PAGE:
I don’t often answer my phone. When it rings, I look at it. If it’s a caller I don’t know, I hit silence and go about my business. If it is someone I do know I make a conscious choice to talk or ignore them.
At times during my divorce proceedings, my lawyer was among those I chose not to talk to. If I was the least bit anxious, his calls went to voicemail. When he called on the day of my ex’s deposition I almost hit silence. My ex is such a skilled liar, I had images of him convincing my attorney that I was a terrible person who deserves no representation. Despite my reservations, I answered the phone. My lawyers first words to me were “this isn’t going to happen but honestly, I feel like I should pay you, this deposition is hilarious”. This was the first time in months anything positive came out of his mouth, so I waited for him to expound, which he did. In spades.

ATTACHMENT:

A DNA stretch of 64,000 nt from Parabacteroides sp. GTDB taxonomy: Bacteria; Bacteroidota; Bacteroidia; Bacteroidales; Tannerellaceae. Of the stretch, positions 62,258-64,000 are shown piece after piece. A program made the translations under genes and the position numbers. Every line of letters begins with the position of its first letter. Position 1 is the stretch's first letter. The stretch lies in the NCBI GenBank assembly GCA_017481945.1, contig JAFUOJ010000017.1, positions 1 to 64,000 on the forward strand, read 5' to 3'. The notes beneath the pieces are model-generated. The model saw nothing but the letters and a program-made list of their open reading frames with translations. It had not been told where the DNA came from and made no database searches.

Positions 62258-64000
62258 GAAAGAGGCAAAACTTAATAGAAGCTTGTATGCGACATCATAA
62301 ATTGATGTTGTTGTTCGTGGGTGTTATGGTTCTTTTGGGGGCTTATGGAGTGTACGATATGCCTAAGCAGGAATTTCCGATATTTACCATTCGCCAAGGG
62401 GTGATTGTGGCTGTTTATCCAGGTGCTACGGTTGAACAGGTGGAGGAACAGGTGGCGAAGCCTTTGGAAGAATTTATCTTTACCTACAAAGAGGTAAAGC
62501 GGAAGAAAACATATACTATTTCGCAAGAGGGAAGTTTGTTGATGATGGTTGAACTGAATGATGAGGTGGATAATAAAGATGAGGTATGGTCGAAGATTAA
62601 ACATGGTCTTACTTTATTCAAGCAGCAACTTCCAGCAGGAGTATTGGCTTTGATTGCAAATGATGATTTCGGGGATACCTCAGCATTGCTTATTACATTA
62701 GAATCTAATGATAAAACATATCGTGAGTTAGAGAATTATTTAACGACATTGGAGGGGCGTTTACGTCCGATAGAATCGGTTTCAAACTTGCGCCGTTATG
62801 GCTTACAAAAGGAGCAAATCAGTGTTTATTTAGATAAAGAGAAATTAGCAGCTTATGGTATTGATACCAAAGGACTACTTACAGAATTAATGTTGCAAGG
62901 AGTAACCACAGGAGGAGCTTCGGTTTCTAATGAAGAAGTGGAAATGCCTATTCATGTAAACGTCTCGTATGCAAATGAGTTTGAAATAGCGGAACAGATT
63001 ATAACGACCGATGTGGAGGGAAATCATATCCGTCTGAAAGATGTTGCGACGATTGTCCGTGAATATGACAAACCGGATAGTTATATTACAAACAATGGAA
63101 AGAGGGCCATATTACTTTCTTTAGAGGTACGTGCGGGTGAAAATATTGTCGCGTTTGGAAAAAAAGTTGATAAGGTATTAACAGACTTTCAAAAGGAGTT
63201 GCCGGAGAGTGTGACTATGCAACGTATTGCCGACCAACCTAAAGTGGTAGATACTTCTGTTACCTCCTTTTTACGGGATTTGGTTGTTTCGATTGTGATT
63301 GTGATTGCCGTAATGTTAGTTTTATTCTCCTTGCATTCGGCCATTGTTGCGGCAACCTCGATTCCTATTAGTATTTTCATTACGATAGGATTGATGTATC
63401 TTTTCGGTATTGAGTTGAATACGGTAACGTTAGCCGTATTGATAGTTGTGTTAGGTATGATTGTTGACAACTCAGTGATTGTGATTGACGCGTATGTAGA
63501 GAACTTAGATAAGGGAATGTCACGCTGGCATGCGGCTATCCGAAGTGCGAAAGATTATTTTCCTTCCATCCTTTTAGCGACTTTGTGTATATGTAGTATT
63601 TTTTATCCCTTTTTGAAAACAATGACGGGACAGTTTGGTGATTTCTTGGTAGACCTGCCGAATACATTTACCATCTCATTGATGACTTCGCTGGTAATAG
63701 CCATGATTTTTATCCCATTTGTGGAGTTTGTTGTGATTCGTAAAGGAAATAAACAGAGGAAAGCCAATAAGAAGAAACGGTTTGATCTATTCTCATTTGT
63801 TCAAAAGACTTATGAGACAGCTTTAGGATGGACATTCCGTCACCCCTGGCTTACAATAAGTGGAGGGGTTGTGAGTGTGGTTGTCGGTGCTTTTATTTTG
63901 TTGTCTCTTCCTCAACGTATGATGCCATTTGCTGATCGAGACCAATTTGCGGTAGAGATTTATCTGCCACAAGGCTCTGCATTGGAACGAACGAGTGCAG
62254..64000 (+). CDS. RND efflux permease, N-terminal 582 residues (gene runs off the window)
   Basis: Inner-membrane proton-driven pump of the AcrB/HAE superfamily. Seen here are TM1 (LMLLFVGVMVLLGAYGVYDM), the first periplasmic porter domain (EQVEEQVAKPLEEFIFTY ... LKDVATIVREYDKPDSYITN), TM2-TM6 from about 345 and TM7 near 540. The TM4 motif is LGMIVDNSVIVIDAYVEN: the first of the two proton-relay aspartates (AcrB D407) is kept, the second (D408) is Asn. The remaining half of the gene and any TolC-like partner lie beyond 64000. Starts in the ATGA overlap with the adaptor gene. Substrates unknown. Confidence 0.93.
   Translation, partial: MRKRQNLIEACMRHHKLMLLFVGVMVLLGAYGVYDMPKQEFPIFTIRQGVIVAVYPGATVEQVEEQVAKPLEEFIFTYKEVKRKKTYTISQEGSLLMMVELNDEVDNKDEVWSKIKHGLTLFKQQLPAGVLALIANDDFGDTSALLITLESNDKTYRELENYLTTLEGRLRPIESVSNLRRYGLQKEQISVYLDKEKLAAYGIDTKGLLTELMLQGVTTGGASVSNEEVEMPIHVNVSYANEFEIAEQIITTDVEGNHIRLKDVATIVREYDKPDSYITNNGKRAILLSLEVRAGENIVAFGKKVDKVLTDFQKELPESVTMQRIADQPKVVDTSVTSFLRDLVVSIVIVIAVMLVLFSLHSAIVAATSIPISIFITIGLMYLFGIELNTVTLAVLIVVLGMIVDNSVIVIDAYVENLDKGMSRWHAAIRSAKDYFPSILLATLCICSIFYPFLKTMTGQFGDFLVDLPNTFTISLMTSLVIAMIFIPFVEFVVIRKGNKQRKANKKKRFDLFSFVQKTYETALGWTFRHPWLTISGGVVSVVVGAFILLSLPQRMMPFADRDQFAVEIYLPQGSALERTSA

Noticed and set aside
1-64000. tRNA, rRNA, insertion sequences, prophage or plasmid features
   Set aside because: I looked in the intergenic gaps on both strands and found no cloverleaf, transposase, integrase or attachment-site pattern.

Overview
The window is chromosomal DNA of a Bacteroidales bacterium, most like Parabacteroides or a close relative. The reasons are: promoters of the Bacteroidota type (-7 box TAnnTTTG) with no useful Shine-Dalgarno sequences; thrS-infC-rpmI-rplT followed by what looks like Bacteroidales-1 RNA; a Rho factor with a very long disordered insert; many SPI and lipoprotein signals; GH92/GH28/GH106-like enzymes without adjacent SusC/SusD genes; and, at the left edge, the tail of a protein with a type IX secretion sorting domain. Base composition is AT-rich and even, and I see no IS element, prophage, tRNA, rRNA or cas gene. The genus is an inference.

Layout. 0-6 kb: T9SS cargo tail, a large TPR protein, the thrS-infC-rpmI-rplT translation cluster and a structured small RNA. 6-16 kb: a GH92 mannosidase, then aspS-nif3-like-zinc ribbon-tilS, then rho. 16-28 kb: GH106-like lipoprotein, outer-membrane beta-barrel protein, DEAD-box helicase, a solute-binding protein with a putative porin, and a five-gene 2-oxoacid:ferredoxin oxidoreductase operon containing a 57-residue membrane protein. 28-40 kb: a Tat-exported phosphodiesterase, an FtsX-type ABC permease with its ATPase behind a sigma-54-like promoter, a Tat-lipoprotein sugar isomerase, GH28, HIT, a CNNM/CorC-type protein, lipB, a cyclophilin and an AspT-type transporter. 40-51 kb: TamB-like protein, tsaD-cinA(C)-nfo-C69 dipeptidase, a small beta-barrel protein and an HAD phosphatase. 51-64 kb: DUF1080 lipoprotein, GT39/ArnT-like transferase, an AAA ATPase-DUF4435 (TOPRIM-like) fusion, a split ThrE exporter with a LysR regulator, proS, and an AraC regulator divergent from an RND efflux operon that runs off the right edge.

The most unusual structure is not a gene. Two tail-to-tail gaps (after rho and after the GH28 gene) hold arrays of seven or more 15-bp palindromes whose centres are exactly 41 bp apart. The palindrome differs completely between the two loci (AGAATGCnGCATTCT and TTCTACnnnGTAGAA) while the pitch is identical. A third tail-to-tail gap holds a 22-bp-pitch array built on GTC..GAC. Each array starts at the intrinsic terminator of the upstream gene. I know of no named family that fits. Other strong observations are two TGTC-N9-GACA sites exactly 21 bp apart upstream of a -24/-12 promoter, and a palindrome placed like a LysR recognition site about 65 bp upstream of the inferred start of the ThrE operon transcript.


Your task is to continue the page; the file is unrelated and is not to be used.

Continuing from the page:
He started by saying he wasn’t sure how long he could talk, they were on a “break” because my ex had stormed out of the room, for the second time. He went on to tell me some of the less offensive responses made by my ex, statements like “she’s not really sick” and “I never took money from the business”. These were statements easily proven by us, so my lawyer did not dwell on them.
Instead, he went in for some of the really interesting tidbits of information. He asked my ex if he’d ever had an affair. Absolutely not, my ex answered. Then my attorney asked him how he placed his work orders. On the work phone or his cell phone, my ex answered. Then my attorney asked him how many cell phones he had. According to my lawyer, my ex literally rolled his eyes as he answered “one”. The first beads of sweat erupted when my attorney put in front of him the receipts for the tracphones he used. My ex looked at the receipts, the irrefutable truth of his lie, and stormed out of the conference room.